AD&D's approach to magic is a curious thing. Cleary, Gygax was getting a little concerned at the power levels of high-level magic-users compared to other classes; take the addition of magic resistance, for one. At the same time, there is so much more detail about spell acquisition and casting compared to the original game and, despite all the 1000-gp gem material components, not all of this is unfavorable to the wizard.
For example, there is a lot more scaling by caster level of spell duration, range and effect. Magic missile gets not just a smoother curve of additional missiles compared to Greyhawk, but extra range per level. Scaling makes sense, of course, but the problem with it in game terms is it adds to the already exponential increase in power that magic-users experience.
I won't bore you with the graphs and tables. Okay, maybe just one little one, based on the OSRIC rules. Suffice it to say that fighters can stay in the fight for only as long as their hit points hold out, so hit points are the main measure of their effectiveness (higher hit chances being balanced by tougher monster armor at higher levels, and vice versa). Even with extra attacks at level 7, a fighter's effectiveness therefore only goes up by a factor of 15 or so in 10 levels.
Meanwhile, we will assume that magic-users load up on quantifiable damage spells at each level they can, and the effect of spells scale to the spell's level, more or less. Starting with 1 die of damage spells (magic missile), a 5th level magic-user gets 3 castings of 3 magic missiles each plus, ideally, a fireball or lightning bolt which adds 5 more dice, plus whatever goodies are at 2nd level - traditionally, spells more oriented to helping friends or hindering foes. So, in 5 levels an AD&D magic-user has become more useful by a factor of 15 or even more, compared to a fighter who needs 10 levels to get there.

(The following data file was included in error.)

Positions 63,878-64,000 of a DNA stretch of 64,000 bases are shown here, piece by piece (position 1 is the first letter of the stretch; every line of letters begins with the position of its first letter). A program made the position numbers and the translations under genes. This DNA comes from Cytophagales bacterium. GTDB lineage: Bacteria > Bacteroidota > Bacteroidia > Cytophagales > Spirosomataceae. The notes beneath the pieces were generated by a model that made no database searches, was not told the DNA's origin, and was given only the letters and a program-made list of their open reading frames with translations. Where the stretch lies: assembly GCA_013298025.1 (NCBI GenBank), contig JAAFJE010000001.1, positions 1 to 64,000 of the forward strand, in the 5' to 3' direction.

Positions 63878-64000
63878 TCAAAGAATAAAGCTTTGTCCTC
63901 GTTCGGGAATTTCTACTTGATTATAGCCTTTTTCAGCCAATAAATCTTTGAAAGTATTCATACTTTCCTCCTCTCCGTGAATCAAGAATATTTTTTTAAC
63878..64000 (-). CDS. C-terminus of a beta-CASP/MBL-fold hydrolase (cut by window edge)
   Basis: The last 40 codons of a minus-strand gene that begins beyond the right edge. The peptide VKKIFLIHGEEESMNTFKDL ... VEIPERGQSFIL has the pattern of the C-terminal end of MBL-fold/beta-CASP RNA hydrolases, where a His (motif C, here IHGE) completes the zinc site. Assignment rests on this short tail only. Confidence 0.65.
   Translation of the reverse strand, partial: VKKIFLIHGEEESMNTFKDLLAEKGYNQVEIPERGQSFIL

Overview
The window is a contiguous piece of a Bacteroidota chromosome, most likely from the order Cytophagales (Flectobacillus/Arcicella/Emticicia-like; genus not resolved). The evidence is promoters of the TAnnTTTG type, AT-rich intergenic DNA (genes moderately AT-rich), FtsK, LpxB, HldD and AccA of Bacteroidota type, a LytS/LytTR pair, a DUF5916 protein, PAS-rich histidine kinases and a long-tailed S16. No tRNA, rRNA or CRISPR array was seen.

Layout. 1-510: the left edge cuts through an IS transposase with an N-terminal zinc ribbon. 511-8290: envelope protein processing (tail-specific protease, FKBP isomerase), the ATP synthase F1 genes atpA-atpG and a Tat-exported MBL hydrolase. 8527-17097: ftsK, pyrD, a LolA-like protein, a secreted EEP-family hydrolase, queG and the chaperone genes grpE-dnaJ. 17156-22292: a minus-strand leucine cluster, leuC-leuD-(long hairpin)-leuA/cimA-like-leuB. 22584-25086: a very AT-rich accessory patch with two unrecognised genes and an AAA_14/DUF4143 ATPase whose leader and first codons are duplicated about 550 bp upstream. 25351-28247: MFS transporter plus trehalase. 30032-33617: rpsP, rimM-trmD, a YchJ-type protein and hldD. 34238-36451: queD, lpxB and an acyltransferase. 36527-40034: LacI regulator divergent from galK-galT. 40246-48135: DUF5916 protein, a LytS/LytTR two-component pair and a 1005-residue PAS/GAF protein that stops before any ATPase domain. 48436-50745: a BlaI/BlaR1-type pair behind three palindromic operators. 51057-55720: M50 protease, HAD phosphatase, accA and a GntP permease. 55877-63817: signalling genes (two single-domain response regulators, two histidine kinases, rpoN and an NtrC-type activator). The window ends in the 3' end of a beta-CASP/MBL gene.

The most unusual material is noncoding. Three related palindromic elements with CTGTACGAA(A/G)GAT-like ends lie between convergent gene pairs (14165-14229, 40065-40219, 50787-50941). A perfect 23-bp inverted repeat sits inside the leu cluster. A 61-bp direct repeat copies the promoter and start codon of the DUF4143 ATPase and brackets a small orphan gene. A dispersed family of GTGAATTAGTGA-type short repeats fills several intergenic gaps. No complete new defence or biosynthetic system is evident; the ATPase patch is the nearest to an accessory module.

In the chart above, we assume that the m-u knows the scaling spells magic missile and either fireball or lightning bolt, with effectiveness = spell's level normally, but considering any scaling damage factor of the spell. So, fireball at caster level 5 is about 5x as effective as magic missile at caster level 1, for example, not 3x.
A few ideas for the magic system I've been developing for a more OD&D-like system:
1. Tone down the scaling. This makes spells easier to resolve anyway. Ranges and effects can be improved by a means I'll show in the next post, so casters need not feel limited or predictable. I'm also considering having less intense multiplication of magic missiles, and keeping other damage spells at a fixed number of dice.
2. No duplicate spells memorized. This tones down the power curve and makes the magic user have to be more creative with the less obvious spells.
3. Contingent on 2, above, allow 1st level magic-users to have 1 extra 1st level spell memorized. This smooths the curve in the other direction, giving the magic-user one more encounter to be useful in.
A more radical solution (inspired by Ian's comment here), which also makes creating NPCs more manageable, is to not have level limits on spell slots; just allow 1-2 spells at start + 1 extra spell per character level, with new spell levels being learnable at each odd-numbered character level.
All this by way of prelude to the 2nd level spell lists, coming up next.